Updated: Nov 25, 2019
In this series of Time Management Masterminds, I interview professional leaders to understand their techniques to overcome the challenges they face in their daily life and how they manage their time.
You will understand today how Bunsary Lay developed powerful techniques which finally helped him get rid of his to do list.
Contact me If like Bun you are a Time Management Master and you want to share your approach with the world or if you want to receive the next interviews
We were with friends at a coffee shop when Bun told me that he read my article on the Pomodoro time management technique and he added that he had been using it for several years. I was immediately interested to know more and we agreed to meet a couple of days later to talk about the Pomodoro technique.
The Routinologist: Bun, you told me that you have been using the Pomodoro technique for some time. Can you tell me more about it?
Bun: Actually, the Pomodoro is just a part of what I have implemented and, in order to understand how and why I used it, I need to tell you the nitty gritty behind it.
The Routinologist: Sure. Can you give us more details?
Bun: A few years ago, on top of a regional mandate that I had in Hong Kong, I took new responsibilities as a manager for IT production support in Japan. This additional role quickly overwhelmed me, the main reason being the additional load of emails I was receiving (more than a thousand daily). I was trying to do my job but at the end of the day, I had the feeling that I was not doing much and my inbox was always full. As soon as I was processing one email, at least two new ones were replacing it. I discussed with my manager who was trying to experiment new ways to improve efficiency at work.
“A deep change in the way we do something is usually the result of a challenging situation where we have no choice: fight or fly”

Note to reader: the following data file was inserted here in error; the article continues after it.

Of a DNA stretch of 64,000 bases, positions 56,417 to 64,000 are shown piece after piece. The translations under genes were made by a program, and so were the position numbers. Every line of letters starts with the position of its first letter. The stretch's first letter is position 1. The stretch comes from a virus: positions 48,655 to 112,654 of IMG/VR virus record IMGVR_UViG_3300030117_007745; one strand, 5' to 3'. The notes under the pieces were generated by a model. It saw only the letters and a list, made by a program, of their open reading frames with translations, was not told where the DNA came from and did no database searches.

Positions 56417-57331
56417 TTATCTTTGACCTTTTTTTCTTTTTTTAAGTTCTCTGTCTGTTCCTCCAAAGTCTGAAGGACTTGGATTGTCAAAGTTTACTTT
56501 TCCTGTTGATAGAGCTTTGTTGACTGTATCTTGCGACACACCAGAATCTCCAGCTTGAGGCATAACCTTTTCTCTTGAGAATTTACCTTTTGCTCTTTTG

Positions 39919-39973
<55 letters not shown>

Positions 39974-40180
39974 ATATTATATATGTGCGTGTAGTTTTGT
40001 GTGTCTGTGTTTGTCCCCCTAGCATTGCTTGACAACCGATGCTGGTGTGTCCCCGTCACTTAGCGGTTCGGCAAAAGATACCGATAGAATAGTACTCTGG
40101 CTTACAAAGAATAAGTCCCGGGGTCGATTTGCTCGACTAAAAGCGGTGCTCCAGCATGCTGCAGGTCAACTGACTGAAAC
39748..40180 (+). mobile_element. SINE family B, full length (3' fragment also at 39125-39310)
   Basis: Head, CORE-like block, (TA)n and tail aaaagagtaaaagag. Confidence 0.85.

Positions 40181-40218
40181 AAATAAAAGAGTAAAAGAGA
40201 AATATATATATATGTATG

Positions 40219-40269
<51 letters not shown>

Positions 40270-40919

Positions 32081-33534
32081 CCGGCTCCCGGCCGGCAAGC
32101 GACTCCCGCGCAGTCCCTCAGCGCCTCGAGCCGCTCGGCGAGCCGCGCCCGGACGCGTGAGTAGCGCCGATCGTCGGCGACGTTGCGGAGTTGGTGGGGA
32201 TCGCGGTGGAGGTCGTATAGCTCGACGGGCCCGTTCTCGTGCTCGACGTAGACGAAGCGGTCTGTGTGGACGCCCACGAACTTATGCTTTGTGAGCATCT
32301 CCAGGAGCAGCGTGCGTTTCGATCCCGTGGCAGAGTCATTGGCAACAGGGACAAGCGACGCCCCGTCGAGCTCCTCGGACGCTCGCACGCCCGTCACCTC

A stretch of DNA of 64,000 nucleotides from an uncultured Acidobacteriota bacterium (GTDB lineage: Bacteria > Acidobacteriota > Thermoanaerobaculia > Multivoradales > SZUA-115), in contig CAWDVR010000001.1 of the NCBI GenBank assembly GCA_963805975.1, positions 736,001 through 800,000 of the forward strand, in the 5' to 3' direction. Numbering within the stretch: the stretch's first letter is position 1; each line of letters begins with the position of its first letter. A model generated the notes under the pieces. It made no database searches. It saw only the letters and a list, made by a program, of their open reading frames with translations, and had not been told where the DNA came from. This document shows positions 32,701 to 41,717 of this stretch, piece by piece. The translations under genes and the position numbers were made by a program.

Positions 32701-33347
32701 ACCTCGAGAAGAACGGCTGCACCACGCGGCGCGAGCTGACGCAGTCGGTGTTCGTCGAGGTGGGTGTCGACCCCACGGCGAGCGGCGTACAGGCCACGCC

The Routinologist: So, what did you do with all these emails?
Bun: The first thing we did was to analyze the situation. My manager was experimenting a software called ManicTime, so I tried it myself. The result was difficult to swallow. We were both spending 75% of our time on managing emails. We brainstormed for some time and I decided to take a drastic approach. I asked my teams to remove me from all emails and distribution lists.
The Routinologist: How were you aware of what was going on if you were no longer in the emails?
Bun: I have to admit that we were not very comfortable about it. However, after a couple of weeks, it was clear that it was working.
My emails have dropped from more than a thousand to less than one hundred per day.
The Routinologist: You say that you were not comfortable about it; can you tell us what you did about that?
Bun: Letting go some information is not easy. You always wonder if you did not miss anything important. Coincidence or synchronicity, our company organized a lunch and learn training on mindfulness at that time. The trainer taught us a 10 min mindfulness exercise that I found quite interesting. He used the argument that people might not want to spend 1 hour per day to meditate, but they can always find 10 min. He explained also that people usually feel overwhelmed but they do not find the “time” to do anything about it.
“We are slave of our thoughts. Practicing mindfulness would make us become an observer of our thoughts, not a slave anymore”.
He recommended us to practice daily mindfulness exercises to learn to be present and to control the wandering of our mind. I was curious and interested to learn more on the topic and I started by reading a book the trainer recommended: One Second Ahead from Rasmus Hougaard, Jacqueline Carter, and Gillian Coutts. At the end of the training, I discussed about “letting go” problem with the trainer. He asked me a very inspirational question. “What will happen if people need you and you are not in an email or in a meeting?” “They will look for me and find me” I said”. He asked me to think about it. Since people will find you if you are needed, do you need to have all this information? I agreed that it was not the case.